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UAV successfully sees and avoids another aircraft while in flight

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February 10, 2014

The Scan Eagle UAV, and the Cessna that it knew not to fly into

The Scan Eagle UAV, and the Cessna that it knew not to fly into

In a recent flight test in Australia, a Scan Eagle UAV (unmanned aerial vehicle) succeeded in visually identifying an approaching Cessna aircraft, and letting its own ground-based operators know that evasive action was required. It's being hailed as a major step towards the allowance of UAVs in commercial airspace.

Part of the Queensland Government's Project ResQu, the test was carried out by Queensland University of Technology's Australian Research Centre for Aerospace Automation (ARCAA), in collaboration with Boeing Research & Technology - Australia, and Scan Eagle manufacturer Insitu Pacific.

The vision-based sense and avoid technology used in the UAV had previously been designed and tested for use in manned aircraft, as a backup for human pilots. Although the Scan Eagle was manually steered out of the way by its remote operator, it is hoped that future UAVs equipped with the system will be able to avoid mid-air collisions autonomously.

"Ultimately, this will allow UA [unmanned aircraft] to provide public services such as assistance in disaster management and recovery, as well as in environmental, biosecurity and resource management," said ARCAA director Prof. Duncan Campbell.

Source: Queensland University of Technology

About the Author
Ben Coxworth An experienced freelance writer, videographer and television producer, Ben's interest in all forms of innovation is particularly fanatical when it comes to human-powered transportation, film-making gear, environmentally-friendly technologies and anything that's designed to go underwater. He lives in Edmonton, Alberta, where he spends a lot of time going over the handlebars of his mountain bike, hanging out in off-leash parks, and wishing the Pacific Ocean wasn't so far away.   All articles by Ben Coxworth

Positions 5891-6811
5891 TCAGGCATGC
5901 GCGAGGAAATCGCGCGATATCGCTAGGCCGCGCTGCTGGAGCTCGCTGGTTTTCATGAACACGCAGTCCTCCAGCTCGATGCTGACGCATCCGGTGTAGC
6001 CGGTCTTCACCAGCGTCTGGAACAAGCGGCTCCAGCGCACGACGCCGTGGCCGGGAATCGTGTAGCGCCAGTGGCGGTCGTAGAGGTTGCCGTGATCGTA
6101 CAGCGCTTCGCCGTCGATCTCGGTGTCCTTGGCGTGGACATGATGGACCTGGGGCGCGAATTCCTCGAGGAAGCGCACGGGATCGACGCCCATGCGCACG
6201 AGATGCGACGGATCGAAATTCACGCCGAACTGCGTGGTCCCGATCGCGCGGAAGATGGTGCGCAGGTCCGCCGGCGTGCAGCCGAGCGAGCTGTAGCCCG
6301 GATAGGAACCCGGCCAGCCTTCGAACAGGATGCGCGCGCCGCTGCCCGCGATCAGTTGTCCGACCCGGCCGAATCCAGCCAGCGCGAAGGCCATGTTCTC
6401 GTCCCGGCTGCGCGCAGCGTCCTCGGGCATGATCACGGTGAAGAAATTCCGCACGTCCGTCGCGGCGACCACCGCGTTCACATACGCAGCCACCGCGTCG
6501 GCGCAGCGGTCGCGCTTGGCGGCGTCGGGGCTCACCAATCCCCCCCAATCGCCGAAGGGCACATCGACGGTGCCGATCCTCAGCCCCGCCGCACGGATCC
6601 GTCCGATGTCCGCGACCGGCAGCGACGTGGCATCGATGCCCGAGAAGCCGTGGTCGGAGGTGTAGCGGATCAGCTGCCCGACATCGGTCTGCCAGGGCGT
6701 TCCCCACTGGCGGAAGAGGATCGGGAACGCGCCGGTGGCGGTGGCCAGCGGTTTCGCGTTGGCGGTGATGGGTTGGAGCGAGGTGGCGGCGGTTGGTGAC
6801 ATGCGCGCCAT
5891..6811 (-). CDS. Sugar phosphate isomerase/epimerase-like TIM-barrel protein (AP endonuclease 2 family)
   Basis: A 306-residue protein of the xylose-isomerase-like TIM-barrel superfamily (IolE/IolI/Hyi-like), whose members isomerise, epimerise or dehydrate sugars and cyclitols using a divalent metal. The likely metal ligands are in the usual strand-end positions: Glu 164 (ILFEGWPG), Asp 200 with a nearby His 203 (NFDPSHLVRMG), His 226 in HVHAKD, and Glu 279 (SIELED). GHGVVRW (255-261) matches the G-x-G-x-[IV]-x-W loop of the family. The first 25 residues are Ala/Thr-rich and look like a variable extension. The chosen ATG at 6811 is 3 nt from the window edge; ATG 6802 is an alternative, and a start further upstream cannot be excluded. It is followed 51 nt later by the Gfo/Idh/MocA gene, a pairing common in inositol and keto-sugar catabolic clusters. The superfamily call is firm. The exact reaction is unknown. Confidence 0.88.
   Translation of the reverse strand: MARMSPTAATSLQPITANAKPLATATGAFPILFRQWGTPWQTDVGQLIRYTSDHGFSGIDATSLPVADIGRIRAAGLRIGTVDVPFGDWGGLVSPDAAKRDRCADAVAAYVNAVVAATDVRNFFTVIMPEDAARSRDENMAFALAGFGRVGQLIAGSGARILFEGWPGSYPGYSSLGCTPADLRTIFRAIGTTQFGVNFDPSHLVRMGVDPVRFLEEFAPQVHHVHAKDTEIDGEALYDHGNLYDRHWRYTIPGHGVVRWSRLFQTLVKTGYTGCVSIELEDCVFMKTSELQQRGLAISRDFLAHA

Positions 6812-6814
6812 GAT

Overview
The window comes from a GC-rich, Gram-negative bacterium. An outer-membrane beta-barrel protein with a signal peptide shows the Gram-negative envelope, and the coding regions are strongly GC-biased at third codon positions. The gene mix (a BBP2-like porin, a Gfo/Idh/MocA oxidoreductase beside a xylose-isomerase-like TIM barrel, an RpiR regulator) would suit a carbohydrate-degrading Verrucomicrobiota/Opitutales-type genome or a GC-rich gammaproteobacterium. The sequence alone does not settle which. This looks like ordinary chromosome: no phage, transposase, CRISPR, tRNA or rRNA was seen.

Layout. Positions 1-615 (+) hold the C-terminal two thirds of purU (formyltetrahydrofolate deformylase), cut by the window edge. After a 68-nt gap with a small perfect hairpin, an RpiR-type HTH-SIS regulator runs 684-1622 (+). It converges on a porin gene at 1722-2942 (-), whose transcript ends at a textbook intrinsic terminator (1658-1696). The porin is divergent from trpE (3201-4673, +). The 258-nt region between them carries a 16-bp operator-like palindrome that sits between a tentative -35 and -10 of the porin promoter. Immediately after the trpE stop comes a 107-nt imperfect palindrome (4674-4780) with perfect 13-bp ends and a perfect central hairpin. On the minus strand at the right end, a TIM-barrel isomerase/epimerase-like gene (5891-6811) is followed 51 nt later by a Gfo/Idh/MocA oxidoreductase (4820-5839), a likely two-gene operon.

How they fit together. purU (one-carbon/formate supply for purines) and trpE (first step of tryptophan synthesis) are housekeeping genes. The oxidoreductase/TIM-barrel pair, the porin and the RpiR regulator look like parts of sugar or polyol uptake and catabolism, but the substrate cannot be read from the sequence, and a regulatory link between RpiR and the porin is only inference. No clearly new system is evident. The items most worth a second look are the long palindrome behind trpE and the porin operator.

3 Comments

all great until it encounters a flock of birds!!, or perhaps a hail storm or........

idp
11th February, 2014 @ 02:37 am PST

Thinking about times that I have flown into the Los Angeles area and the air traffic controllers are calling out other traffic that could be a conflict by the dozens, i'm not sure how a ground controller will handle avoidance safely. Situational awareness is not so easy while sitting on the ground miles from the action.

James P Pratt
11th February, 2014 @ 09:45 am PST

And how is that different from how a manned aircraft reacts to birds, or hail?

I had flock of geese fly right around my TBS pro quadcopter with no issues, they overtook me from behind as i was flying at about 20mph and turning to the right while descending, from about 300ft

they went right around me without issue, as soon as i noticed them i altered my flightpath very suddenly to fallow them. they still went around me no problem.

most of the drones out there are flying at very low speeds and altitudes, not 300mph like a jet that can suck up 5 or 6 geese real fast and take out an engine.

i think sense and avoid tech is great, and i will put it on my aircraft as soon as it is available. what the FAA needs to do is come up with comprehensive, fair, and reasonable, regulations for both commercial and hobby level drones to keep them safe in the sky, however this is not likely to happen until we force the issue. can you imagine how our highways would look if they had the same attitude and refused to have any regulations about how cars were used on them.

think about it

drgnfly004
11th February, 2014 @ 10:28 am PST
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